An Incurable Virus
Liberalism has failed because liberalism has succeeded. As it becomes fully itself, it generates endemic pathologies more rapidly and pervasively than it is able to produce Band-aids and veils to cover them. The result is the system rolling blackouts in electoral politics, governance, and economics, the loss of confidence and even belief in legitimacy among the citizenry, that accumulate not liberal frame but as deeply interconnected crises of legitimacy and a portent of liberalism’s end times.
Patrick Deneen, the author of Why Liberalism Failed, is a professor of political science at the University of Notre Dame. Having completed the book three weeks prior to the tumultuous 2016 presidential election, this book has served as a prophetic voice to speak to the divisiveness that exists not only politically in our nation, but also socially. As introduced in the foreword, the series editors Hunter and Owen IV don’t mince words as they summarize Deneen’s cutting claim: liberalism doesn’t need reform, but retirement. The author claims that liberalism is a loss of civic virtue  and equates it to a virus that destroys the good of human society and culture. Specifically, Deneen claims that liberalism has impacted four primary areas: politics and government, economics, education, and science and technology. I will highlight a few key claims in the text:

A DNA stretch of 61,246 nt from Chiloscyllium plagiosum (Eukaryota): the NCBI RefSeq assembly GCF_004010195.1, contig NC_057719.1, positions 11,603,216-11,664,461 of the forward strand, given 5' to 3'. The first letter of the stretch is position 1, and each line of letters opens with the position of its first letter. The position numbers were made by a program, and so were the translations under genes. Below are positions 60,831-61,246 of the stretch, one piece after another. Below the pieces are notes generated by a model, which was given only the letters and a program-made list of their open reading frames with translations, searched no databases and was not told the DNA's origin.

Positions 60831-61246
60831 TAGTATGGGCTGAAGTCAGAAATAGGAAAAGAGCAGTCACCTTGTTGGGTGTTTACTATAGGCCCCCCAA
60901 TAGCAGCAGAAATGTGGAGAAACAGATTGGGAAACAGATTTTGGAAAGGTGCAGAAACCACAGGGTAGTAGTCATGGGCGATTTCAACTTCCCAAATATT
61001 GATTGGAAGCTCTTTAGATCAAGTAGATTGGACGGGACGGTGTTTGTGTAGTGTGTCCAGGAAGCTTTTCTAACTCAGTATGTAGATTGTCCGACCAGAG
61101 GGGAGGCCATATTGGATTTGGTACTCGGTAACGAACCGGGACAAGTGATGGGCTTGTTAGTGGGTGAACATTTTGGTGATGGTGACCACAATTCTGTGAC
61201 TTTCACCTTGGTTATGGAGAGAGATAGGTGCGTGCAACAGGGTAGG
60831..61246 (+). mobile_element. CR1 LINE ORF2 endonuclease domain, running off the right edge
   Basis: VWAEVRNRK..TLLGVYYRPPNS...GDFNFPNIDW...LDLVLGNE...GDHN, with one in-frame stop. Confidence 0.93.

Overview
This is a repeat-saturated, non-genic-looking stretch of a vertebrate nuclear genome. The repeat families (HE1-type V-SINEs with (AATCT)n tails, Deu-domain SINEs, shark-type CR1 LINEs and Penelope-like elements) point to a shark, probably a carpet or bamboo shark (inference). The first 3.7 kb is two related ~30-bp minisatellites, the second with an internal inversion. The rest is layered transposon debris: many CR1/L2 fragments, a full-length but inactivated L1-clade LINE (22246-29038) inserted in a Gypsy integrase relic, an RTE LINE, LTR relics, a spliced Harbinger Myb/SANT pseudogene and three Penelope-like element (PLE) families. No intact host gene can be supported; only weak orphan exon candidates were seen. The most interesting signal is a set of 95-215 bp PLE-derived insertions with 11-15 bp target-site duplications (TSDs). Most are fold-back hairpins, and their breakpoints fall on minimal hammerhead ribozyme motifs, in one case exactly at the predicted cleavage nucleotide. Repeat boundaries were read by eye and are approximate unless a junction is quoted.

- Liberalism is unsustainable. Liberalism “is ultimately self-contradictory and… culminates in the twin depletion of moral and material reservoirs upon which it has relied… Take to its logical conclusion, liberalism’s end game is unsustainable in every respect: it cannot perpetually enforce order upon a collection of autonomous individuals increasingly shorn of the constitutive social norms, nor can it provide endless material growth in a world of limits.” Accordingly, liberalism is reaping its reward. We are not better off because of liberalism, but rather have eroded the fabric of society and culture. There is no restoration of this broken system.